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SnOwFeSt

Biggest Diurnal Range Recorded?

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Based on another topic and not wanting to hijack it, I was wondering what the biggest diurnal (e.g. night min to day max) range ever recorded has been? I would imagine it is somewhere in Siberia in spring time? Also, what was the biggest dirunal range recorded in the uk?

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according to my open universty book. it dosent say when it happend but.

was a low of -68oC to a high of 37oC

in Verkhoyansk in Sieberia

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For the world, any desert would be the best hope...so parts of Siberia, possible Antarctica, then the multitude of warm deserts around the world.

I'd hazard a guess at it being in the range of 40C?

Cookie's post suggests I was miles off!

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according to my open universty book. it dosent say when it happend but.

was a low of -68oC to a high of 37oC

in Verkhoyansk in Sieberia

shok.gif

That doesn't even bear thinking about!

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according to my open universty book. it dosent say when it happend but.

was a low of -68oC to a high of 37oC

in Verkhoyansk in Sieberia

That is the record high and low for that place, not the max and min of the same day!

Possibly similair to diurnal temps on Mars!

Still a pretty impressive range for the same place!

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Hunting around the web for a definitive answer on this I came upon an interesting fact about the USA that is very relevant to an event, the anniversary of which we are marking today:

Skeptics of the theory that contrails do not have an impact on weather argued this theory with some success until a significant event occurred in North America, the main testing grounds of contrail research.

The terrorist attacks of September 11, 2001 was the aforementioned event, and it was likely to have excited meteorological researchers involved in contrail impact studies. The national airspace was shut down for three days, something that had not yet occurred since the jet age began in the 1960s and is not likely to occur ever again. Scientists took advantage of this unique three day period in history that lacked contrails. What they learned was shocking and is enough evidence to effectively silence any counterargument to their case. One measure of climate is the average daily temperature range (DTR). For thirty years this had been recorded and extra cirrus clouds in the atmosphere would reduce this range by trapping heat. “September 11 – 14, 2001 had the biggest diurnal temperature range of any three-day period in the past 30 years,” said Andrew M. Carleton. Not in three decades had there been such a large temperature spread between the daytime highs and the nighttime lows. Furthermore, the increase in DTR during those three days was more than double the national average for regions of the United States where contrail coverage was previously known to be most abundant, such as the Midwest, northeast, and northwest regions. The specific increase in the range was 2°F, which in three days was twice the amount the average temperature had increased by over thirty years time1. This is evidence that contrails do alter the climate of the land they drift above.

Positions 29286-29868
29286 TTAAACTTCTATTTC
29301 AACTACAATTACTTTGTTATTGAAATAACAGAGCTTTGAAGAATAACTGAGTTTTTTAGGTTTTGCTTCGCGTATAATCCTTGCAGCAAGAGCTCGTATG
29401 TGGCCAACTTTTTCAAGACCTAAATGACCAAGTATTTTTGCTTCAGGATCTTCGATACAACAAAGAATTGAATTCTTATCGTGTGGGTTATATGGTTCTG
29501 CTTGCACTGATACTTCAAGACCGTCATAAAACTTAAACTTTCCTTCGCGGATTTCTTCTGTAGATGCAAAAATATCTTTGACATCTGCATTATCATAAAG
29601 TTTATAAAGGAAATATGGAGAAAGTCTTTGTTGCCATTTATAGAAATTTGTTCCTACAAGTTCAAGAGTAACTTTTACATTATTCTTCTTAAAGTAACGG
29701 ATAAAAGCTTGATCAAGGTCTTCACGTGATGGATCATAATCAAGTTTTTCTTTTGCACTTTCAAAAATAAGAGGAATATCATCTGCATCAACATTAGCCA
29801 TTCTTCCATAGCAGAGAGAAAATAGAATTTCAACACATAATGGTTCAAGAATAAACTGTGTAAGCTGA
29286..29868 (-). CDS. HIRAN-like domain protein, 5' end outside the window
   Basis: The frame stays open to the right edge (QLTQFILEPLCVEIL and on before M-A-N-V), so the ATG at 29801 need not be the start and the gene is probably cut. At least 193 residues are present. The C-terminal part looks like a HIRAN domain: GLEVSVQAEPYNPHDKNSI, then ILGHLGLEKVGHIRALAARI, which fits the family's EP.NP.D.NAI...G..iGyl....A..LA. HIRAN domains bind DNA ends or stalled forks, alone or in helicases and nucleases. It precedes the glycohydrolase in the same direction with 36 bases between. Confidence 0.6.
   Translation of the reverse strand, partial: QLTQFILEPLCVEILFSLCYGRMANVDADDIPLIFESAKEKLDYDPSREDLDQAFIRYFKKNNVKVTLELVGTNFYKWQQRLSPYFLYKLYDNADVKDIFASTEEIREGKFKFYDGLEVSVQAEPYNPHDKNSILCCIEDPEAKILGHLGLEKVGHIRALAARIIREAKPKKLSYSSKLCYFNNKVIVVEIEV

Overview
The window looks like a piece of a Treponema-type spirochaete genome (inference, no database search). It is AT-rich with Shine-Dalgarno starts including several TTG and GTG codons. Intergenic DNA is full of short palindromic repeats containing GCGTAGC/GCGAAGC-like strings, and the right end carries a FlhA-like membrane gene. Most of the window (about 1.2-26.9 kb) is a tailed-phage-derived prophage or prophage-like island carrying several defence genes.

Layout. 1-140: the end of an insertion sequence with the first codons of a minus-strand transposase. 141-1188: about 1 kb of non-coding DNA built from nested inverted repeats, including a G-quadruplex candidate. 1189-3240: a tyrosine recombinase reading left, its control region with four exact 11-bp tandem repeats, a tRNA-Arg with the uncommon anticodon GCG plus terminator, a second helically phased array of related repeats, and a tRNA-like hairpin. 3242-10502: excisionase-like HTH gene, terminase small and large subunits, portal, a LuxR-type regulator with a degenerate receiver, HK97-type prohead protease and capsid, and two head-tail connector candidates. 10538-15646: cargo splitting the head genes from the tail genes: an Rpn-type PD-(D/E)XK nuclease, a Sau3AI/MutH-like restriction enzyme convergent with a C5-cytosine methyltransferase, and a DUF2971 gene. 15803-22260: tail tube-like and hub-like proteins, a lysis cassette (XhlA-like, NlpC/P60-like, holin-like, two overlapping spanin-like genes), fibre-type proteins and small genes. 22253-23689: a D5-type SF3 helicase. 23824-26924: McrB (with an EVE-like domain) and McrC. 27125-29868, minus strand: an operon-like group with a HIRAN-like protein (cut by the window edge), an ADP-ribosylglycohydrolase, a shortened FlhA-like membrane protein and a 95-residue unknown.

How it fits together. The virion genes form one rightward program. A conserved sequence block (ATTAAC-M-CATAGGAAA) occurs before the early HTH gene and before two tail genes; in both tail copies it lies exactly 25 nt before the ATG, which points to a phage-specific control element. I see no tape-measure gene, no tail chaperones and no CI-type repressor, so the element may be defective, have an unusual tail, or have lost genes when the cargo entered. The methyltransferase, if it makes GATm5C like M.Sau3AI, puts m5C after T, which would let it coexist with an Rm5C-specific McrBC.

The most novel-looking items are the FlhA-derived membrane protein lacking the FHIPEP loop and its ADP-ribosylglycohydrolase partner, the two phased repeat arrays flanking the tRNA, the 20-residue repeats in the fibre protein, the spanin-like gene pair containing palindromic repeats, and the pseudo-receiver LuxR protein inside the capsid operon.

www.airliners.net/

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I got my information mixed up laugh.gifdoh.gif

But still, the fact that one location can achieve both -68c and 37c is remarkable in itself.

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Browning in Montana went from 6.7C to -48.8C within 24 hours back in January 1916

Yes that record use to be published every year in the guinness book of records

Cant find anything for UK anyone hazard a guess

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I do recall there being a website, that i looked on a couple of years ago possibly 100 weather facts was in the title, that had a lot of weather records and one that stuck in the mind was that at one place in the UK, the temperature went up i beleive approx 29 degrees ( dont know whether C or F) in 5 minutes. As i say this is from memory and i cant seem to find the website!

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